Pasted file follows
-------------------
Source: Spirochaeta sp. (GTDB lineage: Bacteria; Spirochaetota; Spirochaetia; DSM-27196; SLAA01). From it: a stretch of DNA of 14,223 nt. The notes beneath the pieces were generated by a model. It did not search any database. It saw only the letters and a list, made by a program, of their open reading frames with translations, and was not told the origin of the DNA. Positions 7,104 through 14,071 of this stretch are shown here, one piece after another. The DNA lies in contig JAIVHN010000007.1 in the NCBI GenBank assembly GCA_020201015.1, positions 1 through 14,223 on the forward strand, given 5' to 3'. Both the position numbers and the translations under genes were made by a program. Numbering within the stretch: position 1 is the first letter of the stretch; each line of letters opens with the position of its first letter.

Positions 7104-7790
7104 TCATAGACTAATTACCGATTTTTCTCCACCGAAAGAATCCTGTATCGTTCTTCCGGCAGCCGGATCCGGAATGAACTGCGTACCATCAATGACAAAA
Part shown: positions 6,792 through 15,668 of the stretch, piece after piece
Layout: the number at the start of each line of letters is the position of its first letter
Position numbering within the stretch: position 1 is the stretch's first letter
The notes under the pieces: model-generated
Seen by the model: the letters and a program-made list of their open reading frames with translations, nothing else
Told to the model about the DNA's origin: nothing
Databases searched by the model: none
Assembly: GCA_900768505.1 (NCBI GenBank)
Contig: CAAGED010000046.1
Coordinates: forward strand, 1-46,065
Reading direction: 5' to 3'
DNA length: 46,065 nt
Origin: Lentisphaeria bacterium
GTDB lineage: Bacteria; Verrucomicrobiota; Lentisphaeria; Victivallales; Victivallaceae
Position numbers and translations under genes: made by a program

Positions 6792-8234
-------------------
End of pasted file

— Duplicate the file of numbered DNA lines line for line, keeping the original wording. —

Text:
Source: Spirochaeta sp. (GTDB lineage: Bacteria; Spirochaetota; Spirochaetia; DSM-27196; SLAA01). From it: a stretch of DNA of 14,223 nt. The notes beneath the pieces were generated by a model. It did not search any database. It saw only the letters and a list, made by a program, of their open reading frames with translations, and was not told the origin of the DNA. Positions 7,104 through 14,071 of this stretch are shown here, one piece after another. The DNA lies in contig JAIVHN010000007.1 in the NCBI GenBank assembly GCA_020201015.1, positions 1 through 14,223 on the forward strand, given 5' to 3'. Both the position numbers and the translations under genes were made by a program. Numbering within the stretch: position 1 is the first letter of the stretch; each line of letters opens with the position of its first letter.

Positions 7104-7790
7104 TCATAGACTAATTACCGATTTTTCTCCACCGAAAGAATCCTGTATCGTTCTTCCGGCAGCCGGATCCGGAATGAACTGCGTACCATCAATGACAAAA
Part shown: positions 6,792 through 15,668 of the stretch, piece after piece
Layout: the number at the start of each line of letters is the position of its first letter
Position numbering within the stretch: position 1 is the stretch's first letter
The notes under the pieces: model-generated
Seen by the model: the letters and a program-made list of their open reading frames with translations, nothing else
Told to the model about the DNA's origin: nothing
Databases searched by the model: none
Assembly: GCA_900768505.1 (NCBI GenBank)
Contig: CAAGED010000046.1
Coordinates: forward strand, 1-46,065
Reading direction: 5' to 3'
DNA length: 46,065 nt
Origin: Lentisphaeria bacterium
GTDB lineage: Bacteria; Verrucomicrobiota; Lentisphaeria; Victivallales; Victivallaceae
Position numbers and translations under genes: made by a program

Positions 6792-8234